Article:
Objectives 3 & 4: Two experiments were conducted in Raleigh NC (Lake Wheeler Turfgrass Field Laboratory) to investigate the effect of mowing timing and clipping collection practices, respectively, on azoxystrobin distribution persistence and efficacy. At initiation, azoxystrobin (Heritage TL®) was spray-applied in both experiments to unique plots at the current single application maximum rate (0.61 kg ai ha-1). In the first experiment, at 3, 10 and 17 days after treatment turfgrass plots were mown, and their respective clippings were either returned to their mown canopies, or removed entirely from the area, using a bag equipped to the mower. In the second experiment, plots were mown (9.5-cm) at 0, 1, 2, 3, 7 or 14 DAT and visually rated weekly for brown patch through 56 DAT. Plots were mown every 7 days following the first 7 DAT and regardless of mowing timing, clippings were returned to their respective canopies. In both experiments, turfgrass core samples (10.8 cm diam; 92 cm2) were collected for residue analysis at 3, 7, 14, and 21 DAT.


Objective 1:  In table 1, regardless if a soil surfactant was included, the majority of mefenoxam was detected at 0 to 2.5 cm depth (92% of applied), with less detected in 2.5 to 5.0 cm depth (3-6%). 14C-mefenoxam was not detected below 5.0 cm over the duration of the study. Pooled over sampling dates, there was no difference of mefenoxam recovered at 0 to 2.5 cm, regardless of surfactant use. In the 2.5 to 5.0 cm depth, the use of surfactant enhanced mefenoxam distribution with 5.8% of applied compared to 2.9% when mefenoxam was applied alone. Run 2 is currently underway.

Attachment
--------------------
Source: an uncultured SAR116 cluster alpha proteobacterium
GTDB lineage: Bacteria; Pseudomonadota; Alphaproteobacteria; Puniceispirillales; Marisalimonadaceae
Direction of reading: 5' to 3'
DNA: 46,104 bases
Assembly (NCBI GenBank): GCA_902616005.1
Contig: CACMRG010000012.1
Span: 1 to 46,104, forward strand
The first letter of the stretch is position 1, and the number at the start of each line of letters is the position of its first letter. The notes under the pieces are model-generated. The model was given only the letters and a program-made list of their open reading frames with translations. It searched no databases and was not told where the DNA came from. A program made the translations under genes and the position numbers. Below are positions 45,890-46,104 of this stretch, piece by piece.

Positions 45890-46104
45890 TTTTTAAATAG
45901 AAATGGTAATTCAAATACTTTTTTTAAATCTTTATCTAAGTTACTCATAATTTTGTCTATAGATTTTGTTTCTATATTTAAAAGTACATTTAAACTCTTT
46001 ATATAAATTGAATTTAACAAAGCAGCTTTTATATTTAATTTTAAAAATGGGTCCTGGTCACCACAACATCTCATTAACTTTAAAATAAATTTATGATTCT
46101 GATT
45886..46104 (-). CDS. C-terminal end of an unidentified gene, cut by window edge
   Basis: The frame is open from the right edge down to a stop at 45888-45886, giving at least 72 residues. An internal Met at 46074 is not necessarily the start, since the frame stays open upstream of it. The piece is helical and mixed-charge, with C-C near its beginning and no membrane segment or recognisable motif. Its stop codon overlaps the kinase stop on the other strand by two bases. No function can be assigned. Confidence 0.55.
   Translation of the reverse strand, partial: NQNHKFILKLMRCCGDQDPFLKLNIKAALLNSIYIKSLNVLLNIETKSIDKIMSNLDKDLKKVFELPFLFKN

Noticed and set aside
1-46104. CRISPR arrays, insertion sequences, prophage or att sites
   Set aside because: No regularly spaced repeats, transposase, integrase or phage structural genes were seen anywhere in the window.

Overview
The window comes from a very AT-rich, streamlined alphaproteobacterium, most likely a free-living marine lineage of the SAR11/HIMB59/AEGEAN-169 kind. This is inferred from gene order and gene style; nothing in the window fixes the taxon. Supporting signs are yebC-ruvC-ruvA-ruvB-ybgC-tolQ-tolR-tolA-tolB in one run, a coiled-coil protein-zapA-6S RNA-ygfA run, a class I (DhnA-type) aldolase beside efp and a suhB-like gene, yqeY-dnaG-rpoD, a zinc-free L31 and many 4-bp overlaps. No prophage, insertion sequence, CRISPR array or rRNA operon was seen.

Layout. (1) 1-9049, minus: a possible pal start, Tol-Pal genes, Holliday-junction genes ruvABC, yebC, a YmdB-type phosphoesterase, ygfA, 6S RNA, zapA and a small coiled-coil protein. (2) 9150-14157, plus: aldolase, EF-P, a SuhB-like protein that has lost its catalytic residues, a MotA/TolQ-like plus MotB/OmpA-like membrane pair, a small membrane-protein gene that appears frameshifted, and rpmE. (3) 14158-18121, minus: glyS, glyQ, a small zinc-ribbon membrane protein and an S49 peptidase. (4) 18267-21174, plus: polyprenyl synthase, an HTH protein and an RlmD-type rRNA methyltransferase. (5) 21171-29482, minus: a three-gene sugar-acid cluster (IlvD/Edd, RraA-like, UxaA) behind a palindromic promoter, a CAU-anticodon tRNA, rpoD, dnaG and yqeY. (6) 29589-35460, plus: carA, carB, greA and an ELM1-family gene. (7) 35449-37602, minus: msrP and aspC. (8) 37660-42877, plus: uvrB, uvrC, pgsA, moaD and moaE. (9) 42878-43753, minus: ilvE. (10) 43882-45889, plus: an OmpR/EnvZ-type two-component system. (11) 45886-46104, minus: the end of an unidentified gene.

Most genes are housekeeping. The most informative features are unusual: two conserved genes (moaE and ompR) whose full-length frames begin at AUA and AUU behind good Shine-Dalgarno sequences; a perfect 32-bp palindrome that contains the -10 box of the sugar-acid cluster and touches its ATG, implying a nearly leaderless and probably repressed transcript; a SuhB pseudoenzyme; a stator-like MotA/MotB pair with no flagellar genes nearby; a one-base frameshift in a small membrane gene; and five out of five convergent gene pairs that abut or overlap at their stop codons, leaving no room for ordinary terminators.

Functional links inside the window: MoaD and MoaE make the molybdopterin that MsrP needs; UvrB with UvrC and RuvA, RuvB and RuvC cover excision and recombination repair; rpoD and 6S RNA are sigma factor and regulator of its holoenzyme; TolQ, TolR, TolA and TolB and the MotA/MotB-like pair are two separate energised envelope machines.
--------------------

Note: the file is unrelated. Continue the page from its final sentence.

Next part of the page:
Objective 2: Recovery in the remaining aboveground vegetation comprised the majority of the applied cyazofamid, with less located in the 0-2.5 cm and respective soil depths. In table 2, at sampling time 0 DAT, residue detection in the 0-2.5 cm layer for 0 hour (immediate) irrigation was 36.0% while detection in the same layer for 6 hour irrigation was 5.3%. Data suggest that irrigation immediately after cyazofamid application is necessary for residue movement past the thatch and throughout the soil matrix. Data suggest that delaying irrigation 6 hours allows cyazofamid to dry and sorb in the thatch.

Objective 3: In table 3, azoxystrobin residue quantification for vegetation and soil matrices demonstrated delaying mowing after a fungicide application increases the amount of residue recovered in the system. At 14 DAT, less was detected 0 DAT (immediate mowing) (21%) compared to mowing 14 DAT (52%).

Objective 4: Although non-significant, for each sampling date, returning turf clippings to the canopy after a mowing event resulted in greater azoxystrobin residue recovery in the shoots (13%) and soil (5%). When clippings were removed from the system, azoxystrobin recovery in the shoots (7%) and soil (3%) was less.


Kerns, J. P., and Tredway, L. P. 2008. Pathogenicity of Pythium species associated with Pythium root dysfunction of creeping bentgrass and their impact on root growth and survival. Plant Dis. 92:862-869.

Gardner, D.S. and Branham, B.E. 2001. Effect of Turfgrass Cover and Irrigation on Soil Mobility and  Dissipation of Mefenoxam and Propiconazole. J. Environ. Qual. 30:1612-1618.

Jeffries, M D. Off-Target Pesticide Displacement and Fate in Turfgrass, Riparian and Aquatic Systems. NC State University. Dissertation 2017.

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Written By

Grady Miller, N.C. Cooperative ExtensionDr. Grady MillerProfessor Call Dr. Grady E-mail Dr. Grady Crop & Soil Sciences
NC State Extension, NC State University
Posted on Dec 17, 2020